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Front Lines of the Ebola War

Courtney Beckwith Haas
October 22, 2014


In Monrovia, Liberia, the cost of food is expensive, the cost of living and housing is high, and over half of the population has lost their jobs due to the Ebola outbreak.

This is the image the is painted as more than 640 people showed up in person with an additional 300 via Live Stream to view the special vespers program held in Centennial Complex on Oct. 17.

This program featured Loma Linda University School of Medicine (LLUSM) alumni, Drs. Gillian Seton (’08) and James Appel (’00) as they presented their personal experiences from working at Seventh-day Adventist Cooper Hospital during the world’s largest Ebola outbreak.

Seton, who has been serving as a Deferred Mission Appointee (DMA), at Cooper Hospital since February, began the event by telling what it is like living in Liberia. She shared stories of the culture, the people, and the disease that has swarmed over their country and also discussed what it is going to take to stop this spread.

Seton worked at the hospital for months without additional support from expatriates, when James Appel was called to travel there from his home in Tchad to help. 

“It’s funny, when you reach a breaking point, God usually gives you a break,” Seton said. “One of those times was when James came, because the week after he arrived we got hit with the most difficult cases, one after the other and it took both of us to handle it.”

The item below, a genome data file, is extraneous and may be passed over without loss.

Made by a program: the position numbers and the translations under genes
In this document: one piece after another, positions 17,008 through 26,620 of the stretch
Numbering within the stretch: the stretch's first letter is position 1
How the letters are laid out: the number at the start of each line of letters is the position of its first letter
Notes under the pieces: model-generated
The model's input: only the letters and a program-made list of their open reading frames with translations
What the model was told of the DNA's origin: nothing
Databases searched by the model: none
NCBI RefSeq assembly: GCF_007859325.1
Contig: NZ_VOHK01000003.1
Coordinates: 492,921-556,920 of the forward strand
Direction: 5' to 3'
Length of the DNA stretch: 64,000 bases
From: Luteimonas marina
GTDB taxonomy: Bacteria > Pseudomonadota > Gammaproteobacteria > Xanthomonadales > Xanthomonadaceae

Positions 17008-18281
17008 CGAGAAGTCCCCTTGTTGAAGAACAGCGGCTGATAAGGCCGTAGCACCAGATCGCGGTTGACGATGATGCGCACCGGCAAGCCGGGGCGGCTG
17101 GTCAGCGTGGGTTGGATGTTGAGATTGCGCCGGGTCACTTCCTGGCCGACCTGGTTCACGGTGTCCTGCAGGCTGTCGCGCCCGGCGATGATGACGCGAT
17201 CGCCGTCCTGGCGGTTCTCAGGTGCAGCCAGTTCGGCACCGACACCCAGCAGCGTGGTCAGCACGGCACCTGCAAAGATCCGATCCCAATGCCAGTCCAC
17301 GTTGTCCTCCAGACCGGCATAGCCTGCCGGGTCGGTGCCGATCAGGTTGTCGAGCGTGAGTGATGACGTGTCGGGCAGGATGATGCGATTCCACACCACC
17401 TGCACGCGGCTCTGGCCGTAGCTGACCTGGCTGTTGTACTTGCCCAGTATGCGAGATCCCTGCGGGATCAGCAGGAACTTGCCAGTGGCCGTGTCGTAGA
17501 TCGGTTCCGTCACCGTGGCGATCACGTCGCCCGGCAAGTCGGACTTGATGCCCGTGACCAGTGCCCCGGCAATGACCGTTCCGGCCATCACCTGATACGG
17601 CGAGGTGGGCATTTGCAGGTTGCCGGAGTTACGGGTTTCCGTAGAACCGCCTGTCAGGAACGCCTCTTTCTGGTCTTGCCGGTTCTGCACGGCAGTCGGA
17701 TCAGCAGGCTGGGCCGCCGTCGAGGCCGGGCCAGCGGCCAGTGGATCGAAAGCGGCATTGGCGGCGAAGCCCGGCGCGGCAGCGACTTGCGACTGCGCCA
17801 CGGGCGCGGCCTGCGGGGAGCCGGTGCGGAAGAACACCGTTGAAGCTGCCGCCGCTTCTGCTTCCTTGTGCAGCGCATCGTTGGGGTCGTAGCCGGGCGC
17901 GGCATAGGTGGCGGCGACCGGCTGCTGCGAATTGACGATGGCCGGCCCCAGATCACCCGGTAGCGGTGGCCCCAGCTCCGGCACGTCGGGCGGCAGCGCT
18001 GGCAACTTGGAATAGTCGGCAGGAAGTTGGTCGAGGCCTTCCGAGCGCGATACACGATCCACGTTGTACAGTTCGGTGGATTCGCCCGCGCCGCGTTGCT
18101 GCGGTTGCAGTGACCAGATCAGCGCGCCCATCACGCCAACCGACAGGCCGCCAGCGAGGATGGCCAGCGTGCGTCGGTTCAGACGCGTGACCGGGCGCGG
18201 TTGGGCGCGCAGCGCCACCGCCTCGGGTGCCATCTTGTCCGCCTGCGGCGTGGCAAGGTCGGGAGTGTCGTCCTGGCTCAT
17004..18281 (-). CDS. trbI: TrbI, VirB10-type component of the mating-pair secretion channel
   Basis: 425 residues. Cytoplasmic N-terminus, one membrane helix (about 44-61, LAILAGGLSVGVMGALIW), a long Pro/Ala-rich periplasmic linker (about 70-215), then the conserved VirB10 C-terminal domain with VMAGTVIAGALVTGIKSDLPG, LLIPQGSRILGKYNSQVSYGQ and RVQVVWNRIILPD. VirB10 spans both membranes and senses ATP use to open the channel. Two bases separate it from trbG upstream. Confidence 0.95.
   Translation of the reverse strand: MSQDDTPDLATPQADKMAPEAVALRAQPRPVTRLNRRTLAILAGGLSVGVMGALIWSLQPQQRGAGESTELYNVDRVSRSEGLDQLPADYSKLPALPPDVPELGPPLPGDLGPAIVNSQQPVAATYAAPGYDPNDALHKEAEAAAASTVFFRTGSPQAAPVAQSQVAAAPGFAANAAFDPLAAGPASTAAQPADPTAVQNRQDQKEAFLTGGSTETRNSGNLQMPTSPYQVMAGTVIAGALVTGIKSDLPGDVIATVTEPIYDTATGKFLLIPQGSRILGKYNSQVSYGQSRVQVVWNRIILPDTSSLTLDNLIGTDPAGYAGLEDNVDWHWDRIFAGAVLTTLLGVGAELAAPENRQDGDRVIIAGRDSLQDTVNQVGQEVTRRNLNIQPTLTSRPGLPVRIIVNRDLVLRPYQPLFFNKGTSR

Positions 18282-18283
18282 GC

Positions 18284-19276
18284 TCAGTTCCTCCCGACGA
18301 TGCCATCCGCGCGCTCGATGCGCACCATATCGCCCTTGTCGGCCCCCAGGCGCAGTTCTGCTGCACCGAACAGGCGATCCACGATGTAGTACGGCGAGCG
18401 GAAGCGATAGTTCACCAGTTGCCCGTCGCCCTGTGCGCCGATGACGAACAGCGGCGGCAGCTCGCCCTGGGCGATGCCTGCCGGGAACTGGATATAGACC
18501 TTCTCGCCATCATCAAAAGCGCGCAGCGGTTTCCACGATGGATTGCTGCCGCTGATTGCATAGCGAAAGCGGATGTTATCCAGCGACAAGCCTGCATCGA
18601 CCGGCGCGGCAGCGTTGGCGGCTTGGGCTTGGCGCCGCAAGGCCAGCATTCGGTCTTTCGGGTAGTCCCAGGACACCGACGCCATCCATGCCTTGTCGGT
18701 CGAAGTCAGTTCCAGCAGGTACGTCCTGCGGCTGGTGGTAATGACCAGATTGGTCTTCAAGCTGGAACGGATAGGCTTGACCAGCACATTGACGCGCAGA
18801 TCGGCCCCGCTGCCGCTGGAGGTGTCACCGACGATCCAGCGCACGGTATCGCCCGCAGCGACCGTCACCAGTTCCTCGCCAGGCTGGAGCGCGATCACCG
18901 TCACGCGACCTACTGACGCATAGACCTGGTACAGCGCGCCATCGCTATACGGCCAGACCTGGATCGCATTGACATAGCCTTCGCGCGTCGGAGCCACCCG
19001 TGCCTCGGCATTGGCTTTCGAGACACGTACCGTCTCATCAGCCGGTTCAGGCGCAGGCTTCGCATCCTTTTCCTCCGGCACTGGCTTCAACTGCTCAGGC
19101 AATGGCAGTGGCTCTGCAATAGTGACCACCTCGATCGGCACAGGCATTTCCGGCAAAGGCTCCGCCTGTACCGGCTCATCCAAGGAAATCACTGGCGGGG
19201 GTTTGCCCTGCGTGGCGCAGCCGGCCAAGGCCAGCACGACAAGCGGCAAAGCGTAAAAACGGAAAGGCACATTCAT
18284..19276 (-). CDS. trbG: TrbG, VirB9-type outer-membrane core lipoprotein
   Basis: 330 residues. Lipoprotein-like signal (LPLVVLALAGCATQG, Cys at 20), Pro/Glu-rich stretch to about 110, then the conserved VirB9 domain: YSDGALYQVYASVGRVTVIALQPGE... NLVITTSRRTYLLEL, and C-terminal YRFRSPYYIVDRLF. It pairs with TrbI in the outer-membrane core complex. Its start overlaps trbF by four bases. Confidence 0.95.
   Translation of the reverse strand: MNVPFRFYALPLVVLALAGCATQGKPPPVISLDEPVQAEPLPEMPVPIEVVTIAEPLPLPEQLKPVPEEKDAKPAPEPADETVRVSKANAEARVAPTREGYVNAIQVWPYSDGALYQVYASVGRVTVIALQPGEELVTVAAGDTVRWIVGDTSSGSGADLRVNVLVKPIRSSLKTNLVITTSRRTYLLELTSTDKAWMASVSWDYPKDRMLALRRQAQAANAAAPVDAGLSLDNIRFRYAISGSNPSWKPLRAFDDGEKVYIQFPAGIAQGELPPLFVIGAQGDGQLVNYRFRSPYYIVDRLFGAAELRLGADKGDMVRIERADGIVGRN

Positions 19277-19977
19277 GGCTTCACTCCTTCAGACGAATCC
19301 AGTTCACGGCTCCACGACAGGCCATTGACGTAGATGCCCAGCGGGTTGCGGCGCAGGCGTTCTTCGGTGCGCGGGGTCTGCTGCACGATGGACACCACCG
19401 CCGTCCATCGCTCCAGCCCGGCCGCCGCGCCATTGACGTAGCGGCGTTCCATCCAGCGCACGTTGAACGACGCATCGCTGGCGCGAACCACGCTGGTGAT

Seton went on to say, “I made a joke with the nurses, that God only gives you as much as you can handle because as soon as James came, all the trouble followed, and then he could handle it.”

 “I lived under constant fear of Ebola,” Appel admitted. He said that in all his years working in Africa, this is the only thing that has ever frightened him.

These two physicians faced exposure to Ebola on a daily basis and still both continued to serve. No one forced them to or even encouraged them to, but Seton and Appel both affirmed without a doubt that this is where they belonged.

Despite dealing with fear, protection shortages and constant struggles, Seton plans to return to Liberia in November to continue treating non-Ebola related patients.

Appel ended his presentation by reading John 15, 12-13 and then stated, “Let’s fight Ebola. Let’s not love our lives until death. Let’s be willing to sacrifice our lives if necessary for the common good of humanity. Let’s help save our West African brothers and sisters by showing the greatest love there is and in the end, maybe we’ll save ourselves.”